The results of the MTT cytotoxicity assay are presented in Fig. 2A, showing that the growth of hepatocellular carcinoma HepG2 cells was inhibited by the effect of kaempferol-coated AgNPs in a concentration-dependent manner. The HepG2 cells viability was less than 5% at the concentration of 10 μm/ml, and the IC50 was reported to be 2.24 μm/ml. On the other side, the IC50 of DOX on HepG2 was reported to be 11.02 μm/ml. These data demonstrated the efficient cytotoxic effect of kaempferol-coated AgNPs on HepG2 cells using low concentrations compared to DOX drugs.

Fig. 2
figure 2

Cytotoxic effects of different concentrations of kaempferol-coated AgNPs and DOX on HepG2 cells. A Effects of kaempferol-coated AgNPs and DOX on the viability of HepG2 cells. B Lactate dehydrogenase leakage percent (LDH leakage %) after exposure of HepG2 cells to kaempferol-coated AgNPs and DOX. * Indicates the significance compared to the control (P ˂ 0.05)

LDH leakage was also investigated to evaluate the cellular membrane leakage enhanced by the cytotoxic effect of kaempferol-coated AgNPs on HepG2 cells. LDH leakage percent is presented in Fig. 2B, showing the concentration-dependent increase in the LDH leakage, which was significantly higher than that of the control cells. DOX-induced LDH leakage percent was not significantly different from the kaempferol-coated AgNPs-induced LDH leakage. The LDH leakage percent data was in accordance with the MTT assay results confirming the cytotoxic effect of kaempferol-coated AgNPs on HepG2 cells.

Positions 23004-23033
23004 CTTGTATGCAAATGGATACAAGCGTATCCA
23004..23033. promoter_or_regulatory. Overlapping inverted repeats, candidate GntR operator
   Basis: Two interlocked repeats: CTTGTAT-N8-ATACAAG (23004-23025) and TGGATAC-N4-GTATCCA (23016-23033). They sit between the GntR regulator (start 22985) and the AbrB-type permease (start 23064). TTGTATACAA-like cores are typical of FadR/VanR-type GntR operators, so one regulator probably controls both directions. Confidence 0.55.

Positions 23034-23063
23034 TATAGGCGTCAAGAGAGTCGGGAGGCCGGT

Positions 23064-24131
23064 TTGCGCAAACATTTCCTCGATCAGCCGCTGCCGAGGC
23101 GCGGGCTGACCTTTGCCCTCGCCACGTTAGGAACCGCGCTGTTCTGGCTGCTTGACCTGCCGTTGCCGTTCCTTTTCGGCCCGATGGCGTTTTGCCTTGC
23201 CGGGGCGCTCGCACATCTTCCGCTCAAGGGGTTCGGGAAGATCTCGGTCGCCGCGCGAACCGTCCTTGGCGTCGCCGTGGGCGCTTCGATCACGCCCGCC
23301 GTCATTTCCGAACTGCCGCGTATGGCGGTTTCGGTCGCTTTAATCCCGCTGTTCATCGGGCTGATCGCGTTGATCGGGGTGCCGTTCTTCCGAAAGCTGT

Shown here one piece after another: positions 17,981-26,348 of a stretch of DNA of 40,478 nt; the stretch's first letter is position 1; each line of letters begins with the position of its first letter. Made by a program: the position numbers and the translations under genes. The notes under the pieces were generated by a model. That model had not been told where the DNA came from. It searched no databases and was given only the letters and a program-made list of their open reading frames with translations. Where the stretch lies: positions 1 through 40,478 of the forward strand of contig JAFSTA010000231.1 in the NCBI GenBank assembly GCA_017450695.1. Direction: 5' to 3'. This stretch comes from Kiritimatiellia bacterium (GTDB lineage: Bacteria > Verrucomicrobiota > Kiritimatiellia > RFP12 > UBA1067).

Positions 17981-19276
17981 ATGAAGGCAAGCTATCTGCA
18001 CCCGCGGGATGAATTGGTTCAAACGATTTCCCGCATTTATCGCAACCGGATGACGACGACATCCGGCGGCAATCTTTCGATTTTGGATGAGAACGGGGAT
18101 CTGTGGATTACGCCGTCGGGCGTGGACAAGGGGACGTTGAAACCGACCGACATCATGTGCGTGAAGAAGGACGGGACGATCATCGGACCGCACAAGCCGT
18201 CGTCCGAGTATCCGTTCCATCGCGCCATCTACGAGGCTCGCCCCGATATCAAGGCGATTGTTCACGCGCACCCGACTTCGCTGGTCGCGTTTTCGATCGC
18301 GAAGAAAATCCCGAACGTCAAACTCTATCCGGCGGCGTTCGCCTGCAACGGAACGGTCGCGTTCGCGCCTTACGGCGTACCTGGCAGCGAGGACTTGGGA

Apoptotic effect of kaempferol-coated AgNPs on HepG2 cells

As shown in Fig. 3, the early and late apoptotic cells percent was significantly increased in kaempferol-coated AgNPs-treated HepG2 cells compared to the control cells and the DOX-treated cells showing the apoptotic effect of the nanoparticles.

Fig. 3
figure 3